Filippo Innocenti, co-founder of the UK-based architecture firm Spin+ and an associate architect at Zaha Hadid Architects, was selected by Adobe for the design of an entirely digital museum. Adobe wanted more than a website designer; they were looking for a way to make the space feel “physical’. While Innocenti designed the Museum as a real architectural project, the website design was left to the London-based digital production company Unit9.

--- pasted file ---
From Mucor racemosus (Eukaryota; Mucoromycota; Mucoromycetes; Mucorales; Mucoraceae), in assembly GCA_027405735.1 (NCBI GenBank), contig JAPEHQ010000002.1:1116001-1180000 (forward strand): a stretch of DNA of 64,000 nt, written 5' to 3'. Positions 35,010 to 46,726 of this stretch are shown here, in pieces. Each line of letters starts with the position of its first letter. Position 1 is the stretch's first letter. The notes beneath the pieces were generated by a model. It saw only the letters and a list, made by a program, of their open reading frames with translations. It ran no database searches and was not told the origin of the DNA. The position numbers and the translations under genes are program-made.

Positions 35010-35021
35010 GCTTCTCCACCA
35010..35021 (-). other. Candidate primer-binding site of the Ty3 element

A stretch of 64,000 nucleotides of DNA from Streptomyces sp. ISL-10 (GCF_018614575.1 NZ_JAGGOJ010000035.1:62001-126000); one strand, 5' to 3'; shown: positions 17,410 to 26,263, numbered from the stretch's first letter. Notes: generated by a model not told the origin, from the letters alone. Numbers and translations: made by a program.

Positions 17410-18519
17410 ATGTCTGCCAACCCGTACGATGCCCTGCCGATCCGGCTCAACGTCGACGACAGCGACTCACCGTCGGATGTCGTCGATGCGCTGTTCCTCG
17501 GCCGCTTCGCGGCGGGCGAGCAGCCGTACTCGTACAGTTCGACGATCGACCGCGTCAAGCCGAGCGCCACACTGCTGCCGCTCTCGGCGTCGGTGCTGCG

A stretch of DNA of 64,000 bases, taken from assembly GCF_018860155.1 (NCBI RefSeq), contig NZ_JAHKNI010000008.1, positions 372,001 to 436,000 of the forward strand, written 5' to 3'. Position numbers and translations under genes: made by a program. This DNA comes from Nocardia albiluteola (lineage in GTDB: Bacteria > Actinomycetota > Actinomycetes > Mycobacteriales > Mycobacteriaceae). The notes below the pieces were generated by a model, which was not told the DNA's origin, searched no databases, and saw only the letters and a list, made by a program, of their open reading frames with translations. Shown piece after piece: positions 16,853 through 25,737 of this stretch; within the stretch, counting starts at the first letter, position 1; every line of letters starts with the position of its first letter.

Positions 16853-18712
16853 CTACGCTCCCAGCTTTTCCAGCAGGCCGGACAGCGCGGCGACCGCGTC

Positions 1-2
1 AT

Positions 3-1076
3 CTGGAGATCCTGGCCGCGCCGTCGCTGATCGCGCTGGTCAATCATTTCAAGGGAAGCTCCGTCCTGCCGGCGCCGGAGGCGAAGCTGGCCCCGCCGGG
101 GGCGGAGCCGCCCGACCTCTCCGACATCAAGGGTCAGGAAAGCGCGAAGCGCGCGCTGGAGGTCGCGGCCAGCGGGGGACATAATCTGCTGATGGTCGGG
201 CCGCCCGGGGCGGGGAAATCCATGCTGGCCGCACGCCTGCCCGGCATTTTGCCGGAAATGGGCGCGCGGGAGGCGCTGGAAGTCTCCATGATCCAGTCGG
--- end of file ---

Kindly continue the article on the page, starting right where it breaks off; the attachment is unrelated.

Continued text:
The Adobe Museum of Digital Media was designed without concerns such as technical constrains, budget, or natural forces. Innocenti collaborated closely with award-winning designer Piero Frescobaldi, who served as the “building contractor” for construction of the virtual space. Initial design ideas, revolving around spaces devoid of gravity, were too far from the real feel of a building. However, the final design is far from conventional. In real life, the Museum would span over 620, 000 square feet. The visitor first encounters a podium structure resembling a nest of swirled ribbons, which holds the main exhibition spaces and an auditorium for web meetings. The open atrium is home to the exhibitions, which will include works that examine broadcast communications and product development in addition to art. A fluidly shaped set of towers house the archives rise from the base. The entire museum is reconfigurable, so galleries can be adapted to each artist’s vision, and the archives can grow.